Congratulations on your appointment to the Baldrige Board of Examiners! How did you become involved with the Board?

I was first introduced to the Baldrige criteria while at the AHA. I talked to a few members who completed the examiner training and studied the Baldrige approach and criteria. What I liked about their approach is that it’s not prescriptive and not built for a specific health system with exactly 200 beds. It’s for anyone looking to improve their performance: A hospital, nonprofit, city, or small business. The Baldrige criteria can adapt to these unique situations.

I was selected for the state examiner role after my training opportunity. A few years later, I applied for the national level and became the national examiner.

I review applications for the Baldrige award—a prestigious presidential award that demands a very rigorous process. Baldrige is administered by the National Institute of Standards and Technology from the U.S. Department of Commerce. The Baldrige criteria encourages applicants to think about their processes and the results from an organizational viewpoint. This, in turn, stimulates conversations about improvement strategies.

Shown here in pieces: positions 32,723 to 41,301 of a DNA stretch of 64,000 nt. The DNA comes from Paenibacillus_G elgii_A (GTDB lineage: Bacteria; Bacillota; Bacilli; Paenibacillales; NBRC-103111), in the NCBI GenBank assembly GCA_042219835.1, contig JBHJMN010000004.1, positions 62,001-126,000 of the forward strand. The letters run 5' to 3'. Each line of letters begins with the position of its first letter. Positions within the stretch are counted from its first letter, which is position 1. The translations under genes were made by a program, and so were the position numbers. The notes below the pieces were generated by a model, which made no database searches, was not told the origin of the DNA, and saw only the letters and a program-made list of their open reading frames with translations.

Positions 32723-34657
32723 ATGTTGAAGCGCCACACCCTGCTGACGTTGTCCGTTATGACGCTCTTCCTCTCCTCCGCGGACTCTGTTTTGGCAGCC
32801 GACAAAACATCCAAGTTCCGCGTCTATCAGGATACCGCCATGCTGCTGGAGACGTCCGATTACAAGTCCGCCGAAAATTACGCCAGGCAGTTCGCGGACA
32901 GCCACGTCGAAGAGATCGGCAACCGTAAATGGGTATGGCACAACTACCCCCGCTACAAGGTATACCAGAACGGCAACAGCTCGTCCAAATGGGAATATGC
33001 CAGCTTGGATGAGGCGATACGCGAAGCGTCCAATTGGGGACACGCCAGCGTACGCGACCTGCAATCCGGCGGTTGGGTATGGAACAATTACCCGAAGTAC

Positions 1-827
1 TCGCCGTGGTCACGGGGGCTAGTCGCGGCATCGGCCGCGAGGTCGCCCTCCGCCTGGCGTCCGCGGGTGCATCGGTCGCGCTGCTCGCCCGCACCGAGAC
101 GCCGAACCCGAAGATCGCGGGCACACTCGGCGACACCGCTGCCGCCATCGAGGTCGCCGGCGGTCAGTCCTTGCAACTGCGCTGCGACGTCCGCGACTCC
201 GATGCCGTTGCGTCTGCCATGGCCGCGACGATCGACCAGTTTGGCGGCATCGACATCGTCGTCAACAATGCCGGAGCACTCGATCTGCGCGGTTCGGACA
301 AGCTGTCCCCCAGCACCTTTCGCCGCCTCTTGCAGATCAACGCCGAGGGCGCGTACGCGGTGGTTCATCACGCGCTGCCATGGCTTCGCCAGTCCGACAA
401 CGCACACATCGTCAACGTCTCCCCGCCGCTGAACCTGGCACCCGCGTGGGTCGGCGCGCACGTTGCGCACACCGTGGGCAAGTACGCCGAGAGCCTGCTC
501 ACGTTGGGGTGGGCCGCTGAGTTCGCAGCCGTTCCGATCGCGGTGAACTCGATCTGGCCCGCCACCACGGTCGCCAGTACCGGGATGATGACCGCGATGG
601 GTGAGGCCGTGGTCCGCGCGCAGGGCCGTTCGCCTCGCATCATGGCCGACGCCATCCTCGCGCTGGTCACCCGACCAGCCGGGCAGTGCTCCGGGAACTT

How long do you serve as examiner?

The Baldrige examiner term is for one year. You need to reapply again to serve on the Board and go through the training.

You’ve had many high-level positions. Do you think your clinical background helped you get to where you are today?

Yes, it certainly helped! My clinical background coupled with administrative experiences helps me better understand operational issues. It leads to a better vantage point in decision-making. When I was treating patients, I made one-on-one decisions regarding their care. Now the decisions I make affect patients on a larger scale. I have to be mindful of that fact and ensure each decision I make is ultimately patient-centric.